Buy That Guy A Sammy: Week 3 of Feeding NYC’s Homeless


Hey Zenful Dancers!  Last week on my way home to visit the family I found this in the Denver, CO airport.  $1.50 buys a meal for Denver’s homeless.  I put a little heart in there for some extra love since we can all use a little extra in this world. ❤️

Psssst!  Pass it on!  Who’s with me?

Leah Joy, The Zenful Blogger

Buy That Guy A Sammy: Week 2 of Feeding NYC’s Homeless

#BuyThatGuyASammyNYC - Michael

Michael

Hey Zenful Dancers!  Today’s sandwich goes to Michael.  Michael, a Veteran, has been homeless in Manhattan for about 90 days now.  He has been struggling with heroin addiction that has ultimately put him on the streets.  His eyes lit up with hope when he explained that he was just accepted into a 21-day program at a nearby reputable hospital.  He said he knows it will be tough but he has to stick it out in order to get back on his feet and he knows he can do it.  We wish you well Michael.  This sammy’s for you.

A HUGE THANK YOU to my dear friend Jeff who without pause forked over the extra $1.16 (above my $10 sammy weekly budget) to make this week’s sammy possible.

Pay it forward.  Who’s in?

Leah Joy, The Zenful Blogger

#BuyThatGirlASammyNYC #BuyThatGuyASammyNYC #PayItForward #FeedNYCHomeless #compassion

BUY THAT GUY A SAMMY: Feeding NYC’s Homeless, One Person At A Time

Hey Zenful Dancers!

I haven’t been doing too well lately.  Lots going on with my health and my home life.  It’s been overwhelming on most days and my meditation practice has been damn near sanity-saving- and at the risk of sounding too dramatic maybe even life-saving.  But nothing snaps me out of a funk more quickly than figuring out how I can be helpful to others who are in a much worse way than I am.

Today I bought Reggie a sandwich.  Reggie was in the Flatiron today and I could tell he wasn’t doing so well.  He was hunched over his walking cane from what he explained was a “bad case of Scoliosis” and he looked pretty parched up.  As most homeless folks (and many con-artists posed as homeless folks do) he asked if I could give him any money.  I explained I don’t give out money but I do give food when I can and that gesture usually weeds out the cons from the people in need. We got to talking.  He’d been homeless for two years and is usually pretty lucky to get into a shelter, but not always.  His back always hurts and he’s always hungry and he can’t believe he is in the situation he’s in at his age (I would guess Reggie is in his early 60’s).  I wanted to help.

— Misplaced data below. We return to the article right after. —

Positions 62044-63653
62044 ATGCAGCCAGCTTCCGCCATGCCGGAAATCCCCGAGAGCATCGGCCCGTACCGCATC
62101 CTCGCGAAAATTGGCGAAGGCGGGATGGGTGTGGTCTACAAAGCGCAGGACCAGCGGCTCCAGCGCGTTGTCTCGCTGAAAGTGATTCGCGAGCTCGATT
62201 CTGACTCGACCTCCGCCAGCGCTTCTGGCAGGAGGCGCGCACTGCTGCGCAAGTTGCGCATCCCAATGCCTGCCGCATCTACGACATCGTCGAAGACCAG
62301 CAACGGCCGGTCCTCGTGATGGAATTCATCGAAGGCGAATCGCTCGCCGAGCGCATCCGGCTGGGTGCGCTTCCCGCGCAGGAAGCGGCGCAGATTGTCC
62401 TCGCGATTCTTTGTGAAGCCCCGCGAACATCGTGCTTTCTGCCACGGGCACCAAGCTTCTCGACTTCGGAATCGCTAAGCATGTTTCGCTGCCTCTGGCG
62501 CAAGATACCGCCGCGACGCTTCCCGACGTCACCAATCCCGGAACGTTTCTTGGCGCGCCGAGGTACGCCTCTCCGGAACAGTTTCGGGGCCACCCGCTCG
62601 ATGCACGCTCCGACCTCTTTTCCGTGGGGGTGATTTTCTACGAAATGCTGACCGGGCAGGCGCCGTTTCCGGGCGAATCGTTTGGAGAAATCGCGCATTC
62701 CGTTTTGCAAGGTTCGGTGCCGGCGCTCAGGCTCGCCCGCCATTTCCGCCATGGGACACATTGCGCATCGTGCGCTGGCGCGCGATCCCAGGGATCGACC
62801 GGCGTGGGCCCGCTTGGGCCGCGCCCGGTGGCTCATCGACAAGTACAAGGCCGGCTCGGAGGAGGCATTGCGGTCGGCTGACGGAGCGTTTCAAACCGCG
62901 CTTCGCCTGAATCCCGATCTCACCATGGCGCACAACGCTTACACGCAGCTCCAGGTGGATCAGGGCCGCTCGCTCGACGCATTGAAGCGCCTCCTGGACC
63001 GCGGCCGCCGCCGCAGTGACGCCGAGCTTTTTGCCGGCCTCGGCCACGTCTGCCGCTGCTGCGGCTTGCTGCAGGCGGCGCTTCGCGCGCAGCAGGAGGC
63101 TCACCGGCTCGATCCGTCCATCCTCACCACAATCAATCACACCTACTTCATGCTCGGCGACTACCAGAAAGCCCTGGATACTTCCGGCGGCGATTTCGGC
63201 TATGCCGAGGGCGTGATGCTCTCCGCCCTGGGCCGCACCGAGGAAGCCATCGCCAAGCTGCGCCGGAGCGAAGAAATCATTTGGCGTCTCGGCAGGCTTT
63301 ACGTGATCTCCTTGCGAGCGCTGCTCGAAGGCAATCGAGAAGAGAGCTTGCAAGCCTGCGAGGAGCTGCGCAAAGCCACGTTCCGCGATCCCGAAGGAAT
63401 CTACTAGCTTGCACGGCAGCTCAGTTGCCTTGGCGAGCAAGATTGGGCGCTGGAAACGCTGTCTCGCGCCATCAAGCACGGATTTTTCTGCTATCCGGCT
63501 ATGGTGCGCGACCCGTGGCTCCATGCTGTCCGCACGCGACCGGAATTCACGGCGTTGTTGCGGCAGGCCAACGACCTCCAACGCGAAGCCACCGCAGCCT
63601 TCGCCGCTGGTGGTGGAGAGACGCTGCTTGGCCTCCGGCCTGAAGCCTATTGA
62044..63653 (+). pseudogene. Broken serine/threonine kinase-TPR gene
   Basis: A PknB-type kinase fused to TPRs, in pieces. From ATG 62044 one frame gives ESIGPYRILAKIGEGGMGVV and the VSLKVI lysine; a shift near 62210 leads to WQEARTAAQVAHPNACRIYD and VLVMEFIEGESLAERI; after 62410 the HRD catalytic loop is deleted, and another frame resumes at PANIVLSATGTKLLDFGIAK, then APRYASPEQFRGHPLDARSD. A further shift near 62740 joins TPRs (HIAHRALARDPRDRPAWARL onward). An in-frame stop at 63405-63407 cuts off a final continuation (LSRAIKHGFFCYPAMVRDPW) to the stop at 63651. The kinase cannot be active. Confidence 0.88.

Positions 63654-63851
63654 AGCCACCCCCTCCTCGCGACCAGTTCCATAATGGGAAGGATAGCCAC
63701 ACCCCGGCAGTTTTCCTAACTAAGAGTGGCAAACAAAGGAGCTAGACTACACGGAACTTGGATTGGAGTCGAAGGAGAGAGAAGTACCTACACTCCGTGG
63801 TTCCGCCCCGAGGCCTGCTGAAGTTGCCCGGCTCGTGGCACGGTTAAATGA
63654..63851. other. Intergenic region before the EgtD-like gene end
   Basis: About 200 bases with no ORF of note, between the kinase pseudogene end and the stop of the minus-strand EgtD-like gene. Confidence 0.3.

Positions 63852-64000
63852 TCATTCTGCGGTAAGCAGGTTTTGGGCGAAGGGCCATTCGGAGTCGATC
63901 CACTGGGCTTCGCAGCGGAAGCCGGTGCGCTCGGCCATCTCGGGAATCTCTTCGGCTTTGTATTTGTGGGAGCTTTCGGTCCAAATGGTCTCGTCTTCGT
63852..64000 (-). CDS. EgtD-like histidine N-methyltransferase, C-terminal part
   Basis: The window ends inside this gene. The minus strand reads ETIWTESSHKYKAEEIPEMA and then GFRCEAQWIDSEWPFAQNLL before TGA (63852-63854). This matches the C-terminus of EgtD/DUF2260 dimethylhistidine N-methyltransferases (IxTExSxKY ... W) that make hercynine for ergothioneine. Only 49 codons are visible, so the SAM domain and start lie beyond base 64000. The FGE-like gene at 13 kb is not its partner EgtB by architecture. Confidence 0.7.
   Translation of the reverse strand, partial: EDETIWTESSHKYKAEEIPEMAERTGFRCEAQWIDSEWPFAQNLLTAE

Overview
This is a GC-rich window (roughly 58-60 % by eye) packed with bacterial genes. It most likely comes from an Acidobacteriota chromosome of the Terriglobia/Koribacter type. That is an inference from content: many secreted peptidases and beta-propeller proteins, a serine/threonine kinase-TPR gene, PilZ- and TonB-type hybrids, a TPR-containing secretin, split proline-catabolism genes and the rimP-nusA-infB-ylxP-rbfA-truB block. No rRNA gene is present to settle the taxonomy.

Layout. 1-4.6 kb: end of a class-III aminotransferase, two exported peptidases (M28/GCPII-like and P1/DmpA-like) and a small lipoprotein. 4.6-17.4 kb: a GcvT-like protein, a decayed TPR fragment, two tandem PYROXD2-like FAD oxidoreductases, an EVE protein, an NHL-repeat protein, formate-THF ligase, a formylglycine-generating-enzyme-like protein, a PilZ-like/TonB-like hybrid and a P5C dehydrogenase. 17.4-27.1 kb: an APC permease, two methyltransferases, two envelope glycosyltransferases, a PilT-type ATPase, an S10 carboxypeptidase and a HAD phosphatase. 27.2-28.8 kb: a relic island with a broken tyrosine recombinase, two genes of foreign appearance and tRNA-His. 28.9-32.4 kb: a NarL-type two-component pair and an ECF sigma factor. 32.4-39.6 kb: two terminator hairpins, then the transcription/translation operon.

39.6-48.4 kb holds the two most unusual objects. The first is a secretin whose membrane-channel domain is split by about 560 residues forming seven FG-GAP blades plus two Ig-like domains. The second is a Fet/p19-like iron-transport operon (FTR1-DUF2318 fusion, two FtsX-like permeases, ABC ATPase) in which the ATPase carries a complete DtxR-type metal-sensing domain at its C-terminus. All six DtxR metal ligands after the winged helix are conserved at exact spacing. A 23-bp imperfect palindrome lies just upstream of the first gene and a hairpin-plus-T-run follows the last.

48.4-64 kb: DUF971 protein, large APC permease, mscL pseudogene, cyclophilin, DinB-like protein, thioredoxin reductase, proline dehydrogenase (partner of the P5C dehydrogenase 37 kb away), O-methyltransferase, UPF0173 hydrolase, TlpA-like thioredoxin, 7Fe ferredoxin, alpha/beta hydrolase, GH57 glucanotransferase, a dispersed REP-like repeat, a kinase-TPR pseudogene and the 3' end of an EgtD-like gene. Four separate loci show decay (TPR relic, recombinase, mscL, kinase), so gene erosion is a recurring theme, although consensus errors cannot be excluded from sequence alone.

I went into the deli shop on the next corner and explained my story.  I told them I wanted to get the best sandwich I could buy and a bottle of water but my budget was $10.  When the lady at the counter rang me up, the total was over budget so she promptly offered me her employee discount and said with a lovely smile, “Hey, pay it forward, right?”  $9.84.

$9.84 made not just 1 but 3 people feel great today!  It was a small gesture but had a positive impact on my, Reggie’s and the lovely shop girl’s day.  Think about that the next time you walk by someone in need on the street and you have 5 minutes and $10 bucks to spare.

Let’s start a movement.  Out of my own pocket I am going to buy one person a meal, once a week for the next year on a $10 budget.  I am going to take the time to at least learn their name and even take a selfie (an “Ussie”?) with them if that’s comfortable for them.  AND I will Tweet/Blog updates. I plan to do this once a week for a year and instead of buying myself a coffee every morning, I’ll pare down to just once a week and make my coffee at home.

If you live in a town or city where homeless folks live in your neighborhood, remember, they’re your neighbors too.

Pay it forward.  Who’s in?

-Leah Joy, The Zenful Blogger

#BuyThatGirlASammyNYC #BuyThatGuyASammyNYC #PayItForward #FeedNYCHomeless #compassion

HELP! It’s an Emergency! Stop! Somebody Please Help!

Tonight on a subway home from work my husband and I witnessed a father repeatedly smacking his 3 small children in the face and in the head. All three of them fast asleep. All three of them seemingly drugged on something, incoherent and the smallest child (who couldn’t have been older than 4 years old) bleeding from his mouth. Everyone on the train witnessed this (appalled and embarrassed) but remained silent. The scene was disgusting. I was more appalled at myself for not saying anything.

As soon as we were outside the station, Heath valiantly attempted to waive down not one, not two, not three but FIVE cop cars. FIVE. None of them even slowed down to see if Heath was ok. We couldn’t believe that any of these NYPD officers just didn’t give a crap. None of them had their lights on; none of them seemed to be pursuing anyone. The disgust multiplies.

Heath calls 911 and reports an obvious case of child abuse. The dispatcher dispatches. The call ends.

What is the proper way to flag down a cop in the case of an emergency? This was what I found to be an extreme case of negligence on NYPD’s part.

Any and all feedback is welcome!

Keep on keepin’ on and help those who cannot help themselves!

Leah Joy, The Zenful Blogger